My Cuben fiber Patrol still looks new. It never leaked a drop of water. It never got a single puncture even when hit by flying debris during micro burst winds during thunderstorms. Though I always stuffed it into the stuff sack in a random fashion the wrinkles always dissappear after it has been set up taut for a few hours. The tarp never flapped even once in the wind.
Space:
This is where your intended application may vary.
I used my Patrol shelter as a place to eat, change clothes, read a guide book page, but above all, sleep. There was adequate room for me to sit up near the beak if the tarp was set a few inches of the ground. When pitched directly on the ground, such as during heavy storms, I would be hunched over or laying down.
This type of shelter is purpose built. It is a stout, wind and weather resistant, ultralight design best used for those who want a quick setup shelter for simple tasks but mostly just sleep inside. This is not intended to be a base camp. It is a specialist tool and a mighty effective one in that capacity.
Variations:
I used my GoLite trekking umbrella as a "door" by wedging it under the open beak of the patrol shelter. This allowed me to leave the tarp set up high for greater ventilation and room while still being able to shunt wind and mist from heavy fog when neccesary. It was quite a simple matter of climbing under my patrol and nestling into my bug bivy and simply popping the umbrella open under the beak. In the morning i would collapse the umbrella and enjoy breakfast while watching the rain before setting off for the day.
The umbrella was not strictly neccesary but it provided a bit of extra space under the beak and I admit, gave me a psychological feeling of safety sometimes.
The other variation i used was to just use the Bear paw Wilderness designs minimalist bug bivy by itself. I would stick my trekking poles into the dirt 6 feet apart and string up the peak and foot lines to the grips of the poles. This gave me a freestanding mesh tent on those rare clear nights and i would not wake up to millipedes and slugs crawling on me.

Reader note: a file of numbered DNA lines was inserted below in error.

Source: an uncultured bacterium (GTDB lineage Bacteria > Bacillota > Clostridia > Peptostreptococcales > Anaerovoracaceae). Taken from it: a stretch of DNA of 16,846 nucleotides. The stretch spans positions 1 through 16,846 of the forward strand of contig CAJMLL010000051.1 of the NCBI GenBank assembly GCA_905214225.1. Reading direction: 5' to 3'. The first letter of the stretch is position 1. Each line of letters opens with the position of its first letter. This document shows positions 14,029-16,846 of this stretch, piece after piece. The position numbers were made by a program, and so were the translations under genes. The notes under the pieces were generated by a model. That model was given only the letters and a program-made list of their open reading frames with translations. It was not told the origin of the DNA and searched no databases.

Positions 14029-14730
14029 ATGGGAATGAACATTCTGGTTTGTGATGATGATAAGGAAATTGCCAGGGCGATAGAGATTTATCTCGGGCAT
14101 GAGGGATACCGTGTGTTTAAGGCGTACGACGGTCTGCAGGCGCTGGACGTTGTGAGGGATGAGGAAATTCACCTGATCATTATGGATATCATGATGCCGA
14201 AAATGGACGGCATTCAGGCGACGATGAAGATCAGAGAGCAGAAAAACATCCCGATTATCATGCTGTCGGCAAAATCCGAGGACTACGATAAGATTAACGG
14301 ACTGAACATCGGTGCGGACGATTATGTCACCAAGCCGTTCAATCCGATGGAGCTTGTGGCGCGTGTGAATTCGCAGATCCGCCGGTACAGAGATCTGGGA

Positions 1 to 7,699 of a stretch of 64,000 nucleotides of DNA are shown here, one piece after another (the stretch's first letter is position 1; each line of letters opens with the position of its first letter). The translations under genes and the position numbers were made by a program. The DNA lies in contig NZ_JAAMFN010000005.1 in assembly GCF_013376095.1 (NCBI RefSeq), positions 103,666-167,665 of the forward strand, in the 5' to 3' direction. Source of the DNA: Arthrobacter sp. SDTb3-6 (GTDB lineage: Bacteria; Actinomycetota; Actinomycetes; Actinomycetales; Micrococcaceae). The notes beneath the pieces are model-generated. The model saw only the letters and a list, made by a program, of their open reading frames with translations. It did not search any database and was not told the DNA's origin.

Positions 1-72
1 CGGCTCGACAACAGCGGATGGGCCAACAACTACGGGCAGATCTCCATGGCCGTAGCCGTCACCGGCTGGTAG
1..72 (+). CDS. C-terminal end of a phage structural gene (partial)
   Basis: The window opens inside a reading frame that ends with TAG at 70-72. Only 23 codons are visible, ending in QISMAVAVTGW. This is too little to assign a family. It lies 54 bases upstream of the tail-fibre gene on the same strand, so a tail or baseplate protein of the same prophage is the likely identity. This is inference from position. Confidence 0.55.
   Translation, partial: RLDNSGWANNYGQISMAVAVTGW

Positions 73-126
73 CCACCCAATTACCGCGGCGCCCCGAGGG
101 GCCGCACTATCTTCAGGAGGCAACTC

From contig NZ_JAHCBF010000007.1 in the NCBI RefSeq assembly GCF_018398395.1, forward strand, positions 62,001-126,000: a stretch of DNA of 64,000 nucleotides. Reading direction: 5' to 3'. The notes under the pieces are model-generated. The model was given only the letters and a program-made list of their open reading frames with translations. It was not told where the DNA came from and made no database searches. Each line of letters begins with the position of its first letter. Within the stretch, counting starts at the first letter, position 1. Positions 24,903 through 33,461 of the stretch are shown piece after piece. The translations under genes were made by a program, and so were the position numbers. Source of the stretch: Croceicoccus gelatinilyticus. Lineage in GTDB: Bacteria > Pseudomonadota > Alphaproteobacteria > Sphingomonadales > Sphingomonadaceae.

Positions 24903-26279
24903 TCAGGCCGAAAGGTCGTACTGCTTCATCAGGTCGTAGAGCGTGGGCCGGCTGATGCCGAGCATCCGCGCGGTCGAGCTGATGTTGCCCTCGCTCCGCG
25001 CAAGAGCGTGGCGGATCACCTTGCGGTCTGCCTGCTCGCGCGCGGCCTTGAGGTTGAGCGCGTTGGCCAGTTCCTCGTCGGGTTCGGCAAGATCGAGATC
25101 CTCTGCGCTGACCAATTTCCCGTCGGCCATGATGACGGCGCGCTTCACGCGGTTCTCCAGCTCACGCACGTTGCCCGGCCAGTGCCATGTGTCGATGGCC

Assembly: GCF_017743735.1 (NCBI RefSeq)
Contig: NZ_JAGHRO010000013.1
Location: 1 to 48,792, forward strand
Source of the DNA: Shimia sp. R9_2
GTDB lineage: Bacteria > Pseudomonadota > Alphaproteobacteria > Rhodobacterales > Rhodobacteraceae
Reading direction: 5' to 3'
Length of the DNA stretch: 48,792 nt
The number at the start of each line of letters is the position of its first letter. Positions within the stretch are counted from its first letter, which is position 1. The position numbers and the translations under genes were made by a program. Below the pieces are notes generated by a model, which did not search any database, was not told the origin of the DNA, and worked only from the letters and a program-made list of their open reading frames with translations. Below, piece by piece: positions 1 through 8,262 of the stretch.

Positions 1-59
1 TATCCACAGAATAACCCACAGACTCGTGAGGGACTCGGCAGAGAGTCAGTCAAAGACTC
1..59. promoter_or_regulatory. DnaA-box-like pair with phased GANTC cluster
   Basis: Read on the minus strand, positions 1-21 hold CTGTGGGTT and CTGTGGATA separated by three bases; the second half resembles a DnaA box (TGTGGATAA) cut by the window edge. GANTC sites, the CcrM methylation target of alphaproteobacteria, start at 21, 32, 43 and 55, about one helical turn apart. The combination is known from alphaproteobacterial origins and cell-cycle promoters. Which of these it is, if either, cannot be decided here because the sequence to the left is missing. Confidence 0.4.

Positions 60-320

Some quick differences between the Sierra and Appalachian mountains:
Appalachia has dirt and leaves deep enough to stick trekking poles in.
It rains a LOT back east. It rains a LOT back east.. It rains a LOT back east.
There are a lot of bugs and slugs on the A.T.
It rains a LOT back east.
:D
Well I spent a lot of money on this shelter system.
If you were going to a strange place with a wet climateto hike 2,180 miles over a period of months you might also.
Happily the Mountain Laurel Designs Patrol Shelter and Bear Paw Wilderness Designs Minimalist 1 bug bivy were a smashing success together. I have no doubt they will serve my needs for years to come.
:D
Tarp and gear for sale 005.JPG
MLD Patrol and Bear Paw Minimalist 1 bivy
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Re: Mountain Laurel Designs Patrol Shelter Review

Postby Wandering Daisy » Sat Aug 06, 2011 10:02 am

Looks like an ideal system, except for the sticker shock! Does this mean you have successfully completed the AT? If not, how may miles/days do you have left?
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Re: Mountain Laurel Designs Patrol Shelter Review

Postby Hetchy » Sat Aug 06, 2011 4:20 pm

Appalachian Trail 2011 728.JPG
Iceaxe aka Hetchy on Mt Katahdin Maine at the completion of my Triple Crown
Yep, I completed the Appalachian trail on June 21st.
I hiked from Amicalola Falls state park in Georgia March 15th to over the top of mount Katahdin Maine June 21st.
2,180 miles (plus the approach trail = 2,189 miles)
I followed the White blazed route exclusively on this trail. So I suppose that makes me a "purist".